5 Surprising “Facts” about the actual science of love & heartbreak
Valentine’s Day is around the corner and whether we like it or not, scientists have done research on that too. Can science be applied to love? We’ve put together 5 surprising and weird “facts”.
1. Love physically hurts
Want to fall in love? Be careful what you wish for, because love really can hurt. By firing the same neurons in our brain, emotional pain can hurt just as much as physical pain, research shows. “What doesn’t kill us makes us stronger” you might think, but think again, because love can kill. The concept of ‘broken heart syndrome’, more commonly known as ‘stress cardiomyopathy’ in the medical community is, in fact, a real condition. If you’re suffering from a broken heart, your blood has 3 times the amount of adrenaline than someone who is suffering from a heart attack. To put that in perspective, someone in cardiac arrest will have about 34 times more adrenaline than a normal individual!
Feel heartbroken this Valentine’s Day? It might actually ease the emotional pain by taking a Tylenol
2. You can make someone fall in love with you
Have you fancied the guy that works in the reception at your office for a while? Or maybe you really want to give it a go with the woman who works in the same lab as you, but the chemistry is literally not there? No problem. According to Dr. Arthur Aron you could trick yourselves into falling in love by staring into each other’s eyes for several minutes taking turns answering 36 personal questions, like: “How do you feel about your relationship to your mother?” and “Of all the people in your family, whose death would you find most disturbing? Why?” His experiment was conducted over 20 years ago:
“A heterosexual man and woman enter the lab through separate doors. They sit face to face and answer a series of increasingly personal questions. Then they stare silently into each other’s eyes for four minutes. The most tantalizing detail: Six months later, two participants were married. They invited the entire lab to the ceremony”.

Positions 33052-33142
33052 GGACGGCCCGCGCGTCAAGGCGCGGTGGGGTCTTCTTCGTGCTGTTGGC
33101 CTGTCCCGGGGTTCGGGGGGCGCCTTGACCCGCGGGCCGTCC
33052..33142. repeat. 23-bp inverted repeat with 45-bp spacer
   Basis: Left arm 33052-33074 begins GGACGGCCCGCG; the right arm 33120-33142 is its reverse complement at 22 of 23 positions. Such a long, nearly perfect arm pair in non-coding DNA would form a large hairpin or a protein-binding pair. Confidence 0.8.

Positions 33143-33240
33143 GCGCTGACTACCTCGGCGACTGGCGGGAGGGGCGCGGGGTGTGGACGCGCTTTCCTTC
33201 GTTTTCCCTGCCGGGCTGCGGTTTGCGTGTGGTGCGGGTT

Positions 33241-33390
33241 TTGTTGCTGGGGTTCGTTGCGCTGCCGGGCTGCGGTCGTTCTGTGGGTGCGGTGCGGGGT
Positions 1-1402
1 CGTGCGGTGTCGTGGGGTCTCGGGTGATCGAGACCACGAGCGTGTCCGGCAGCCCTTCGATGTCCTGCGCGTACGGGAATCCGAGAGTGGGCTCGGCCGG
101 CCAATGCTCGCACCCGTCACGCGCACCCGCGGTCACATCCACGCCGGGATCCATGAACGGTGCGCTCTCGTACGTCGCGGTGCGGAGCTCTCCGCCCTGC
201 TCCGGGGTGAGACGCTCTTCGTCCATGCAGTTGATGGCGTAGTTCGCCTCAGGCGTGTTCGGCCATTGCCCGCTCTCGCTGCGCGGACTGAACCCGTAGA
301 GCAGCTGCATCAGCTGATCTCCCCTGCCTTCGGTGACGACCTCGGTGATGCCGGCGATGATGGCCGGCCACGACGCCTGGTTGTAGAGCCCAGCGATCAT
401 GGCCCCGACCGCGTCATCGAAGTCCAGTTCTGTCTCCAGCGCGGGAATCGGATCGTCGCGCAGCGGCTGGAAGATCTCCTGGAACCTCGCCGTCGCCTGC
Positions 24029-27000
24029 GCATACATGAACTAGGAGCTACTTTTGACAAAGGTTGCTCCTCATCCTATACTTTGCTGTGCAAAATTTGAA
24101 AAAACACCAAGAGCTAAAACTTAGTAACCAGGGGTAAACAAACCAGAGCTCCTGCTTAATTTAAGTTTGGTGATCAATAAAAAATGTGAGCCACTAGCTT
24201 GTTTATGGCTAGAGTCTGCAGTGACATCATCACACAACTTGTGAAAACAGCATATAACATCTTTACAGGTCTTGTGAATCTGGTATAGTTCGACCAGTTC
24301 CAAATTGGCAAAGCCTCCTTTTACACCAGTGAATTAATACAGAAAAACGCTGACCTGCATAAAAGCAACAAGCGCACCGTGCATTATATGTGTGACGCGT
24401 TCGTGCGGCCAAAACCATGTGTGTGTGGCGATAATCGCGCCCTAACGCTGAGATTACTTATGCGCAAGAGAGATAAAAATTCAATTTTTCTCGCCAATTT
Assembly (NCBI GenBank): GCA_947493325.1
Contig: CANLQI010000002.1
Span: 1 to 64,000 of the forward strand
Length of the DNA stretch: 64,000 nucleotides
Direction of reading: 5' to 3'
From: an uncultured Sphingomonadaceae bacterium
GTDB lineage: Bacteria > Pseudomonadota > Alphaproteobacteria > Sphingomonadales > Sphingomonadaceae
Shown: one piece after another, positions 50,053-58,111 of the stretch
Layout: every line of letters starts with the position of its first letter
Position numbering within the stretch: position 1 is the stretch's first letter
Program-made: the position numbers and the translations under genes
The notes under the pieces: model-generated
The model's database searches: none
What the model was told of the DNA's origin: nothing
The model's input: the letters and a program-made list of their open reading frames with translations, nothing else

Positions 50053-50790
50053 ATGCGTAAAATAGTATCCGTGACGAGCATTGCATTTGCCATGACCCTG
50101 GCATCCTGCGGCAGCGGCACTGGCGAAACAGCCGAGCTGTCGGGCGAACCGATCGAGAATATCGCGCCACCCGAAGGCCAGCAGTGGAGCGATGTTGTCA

The test is said to be creating intimacy which creates dopamine, one of the main chemicals that floods the brain when you’re in love. You can read or listen to the podcast about two people who tried out the same experiment more recently in The New York Times.
3. Can we blame infidelity on our genes?
The reason for cheating on our significant other may have something to do with our genes, says a major (old) study of twins published back in 2004. The study was led by Professor Tim Spector, director of the twin research unit at St. Thomas’s Hospital in London at the time. The study found that most people were about 23% likely to be unfaithful. However, if one twin is unfaithful, 55% of the time so would the other twin. Professor Spector, who led the twin study, added that the tendency to be unfaithful is based on a person’s personality and is governed by genes and social factors.
“There is not an infidelity gene or a fidelity gene but probably 50 to 100 genes that give us a tendency to respond to our environment in different ways. For example, it may be important for a woman’s survival to be unfaithful when faced with a violent husband or when she sees she is unlikely to produce children – there is evidence for having affairs with people with higher standing or better genes.”
A newer study conducted by researchers from State University of New York showed that some people aren’t built for fidelity. They tested 180 men and women for the DRD4 gene, which affects levels of the brain chemical dopamine, in addition to asking questions about their attitudes on relationships. They found that those with the ‘love-rat’ version of the DRD4 gene were more likely to be unfaithful to their partner(s).
Luckily, we have a brain that can stop us from doing stupid things guys…
4. Love makes us crazy
We keep hearing that there are parallels between infatuation and psychosis, but the chemical processes that occur in our brains when we fall in love are unknown to many.
It’s the adrenaline; dopamine and serotonin which makes us go crazy in love, and the chemical changes that occur in our brain can be mapped out. MRI scans shows that the frontal cortex shuts down; the part that plays a role in judgement is basically de-activated. Areas of the brain that are ‘switched off’ by love are the amygdala that controls fear, the mid temporal cortex that control negative emotions, the frontal lobe that controls judgement, and the posterior cingulate that controls empathy, according to Semir Zeki, professor of neuro-aesthetics at University College London.
5. When the chemistry is right
Forget Tinder or Match.com, order a “relationship kit” instead. Yes, this is not a joke; there are actually companies that claim that chemistry between people is science. Apparently we’ve been worrying about the wrong things when looking for a partner, because “up to 40% of physical attraction can be determined through our genes alone.” So who cares whether your partner is funny or kind? Go for a simple DNA test instead, and you’ll know if you’re compatible. Or maybe smell your significant other’s sweaty t-shirt; if you don’t like the smell, he or she’s not the one for you. After trying these options, and you’re still spending Valentine’s Day alone, you can blame your genes…
Who’s smelling their partner’s sweaty t-shirt tonight?